Physicists at Oregon State University have made an important advance towards the creation of a functional "superlens" – an extraordinary optical device that would bend light the opposite direction of that done by any natural material.
The device would have a wide range of possible applications in electronics manufacturing, lithography, extreme levels of visual resolution, and many other uses. The new findings, which will bring the superlens concept several important steps closer to working reality, were just published in a professional journal, Applied Physics Letters.
A functional superlens would be a major breakthrough in optics and was first envisioned five years ago. The idea is to use exotic types of materials, proposed in the late 1960s, to create "negative" refraction of light, which literally means steering it in the opposite direction of that found in the natural world. The first materials that could do this were created a few years ago and the field is one of significant scientific interest, but many obstacles remain.
"In a conventional lens, light gets bent as it moves through a curved material, such as glass," said Viktor Podolskiy, an OSU assistant professor of physics. "All natural materials have positive refraction, and if we could create a working lens with negative refraction, it would open up a whole new field of optical possibilities."
The new OSU findings successfully identified an optimal configuration for a superlens that would address the problem of bringing a superlens into focus, a key problem to this point. The research also maximizes the resolution of the superlens concept, at least twice as much as some other approaches. This research should make it more feasible to build a working superlens, Podolskiy said.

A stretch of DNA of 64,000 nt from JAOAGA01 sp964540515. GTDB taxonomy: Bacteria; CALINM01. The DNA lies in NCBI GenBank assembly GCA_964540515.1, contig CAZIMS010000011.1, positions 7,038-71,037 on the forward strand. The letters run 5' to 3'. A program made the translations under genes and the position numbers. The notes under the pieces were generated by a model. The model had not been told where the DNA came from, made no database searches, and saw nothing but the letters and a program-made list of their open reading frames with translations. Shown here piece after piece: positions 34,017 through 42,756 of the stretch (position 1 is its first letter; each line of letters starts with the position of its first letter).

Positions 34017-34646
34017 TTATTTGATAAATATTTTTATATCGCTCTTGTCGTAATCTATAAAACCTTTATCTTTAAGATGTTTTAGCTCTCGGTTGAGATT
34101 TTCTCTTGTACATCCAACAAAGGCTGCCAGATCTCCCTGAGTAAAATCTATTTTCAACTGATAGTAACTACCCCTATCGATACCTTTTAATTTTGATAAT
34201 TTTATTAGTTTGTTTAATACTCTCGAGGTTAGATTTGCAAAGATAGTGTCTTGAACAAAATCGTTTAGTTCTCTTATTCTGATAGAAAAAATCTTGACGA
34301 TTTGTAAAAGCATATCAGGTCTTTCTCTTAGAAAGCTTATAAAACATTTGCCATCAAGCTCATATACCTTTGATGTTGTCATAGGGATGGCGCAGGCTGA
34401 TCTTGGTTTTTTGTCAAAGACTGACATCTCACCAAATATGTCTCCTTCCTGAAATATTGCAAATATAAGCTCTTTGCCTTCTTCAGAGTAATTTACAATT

While the materials for extremely thin superlenses are readily available, larger devices require "artificial" materials – extremely small particles that are combined in an array, acting as an optical magnet and a metal at the same time.
Superlenses are designed primarily to see things more clearly with an extraordinary level of resolution, as opposed to conventional lenses that usually have a goal of magnification. In theory, a superlens might be able to attain visual resolution at the level of the nanometer, which is pretty small – a human hair is about 100,000 nanometers wide.
A superlens, for instance, might find uses in electronics production, allowing machine vision systems to see and operate in much finer detail in the production of everything from semiconductors to DVDs. Being able to write and read smaller features could lead to much improved data storage. In biology, a superlens might be able to sense and visually photograph things at the molecular level. Improved radar and microwave transmission is also possible, experts say.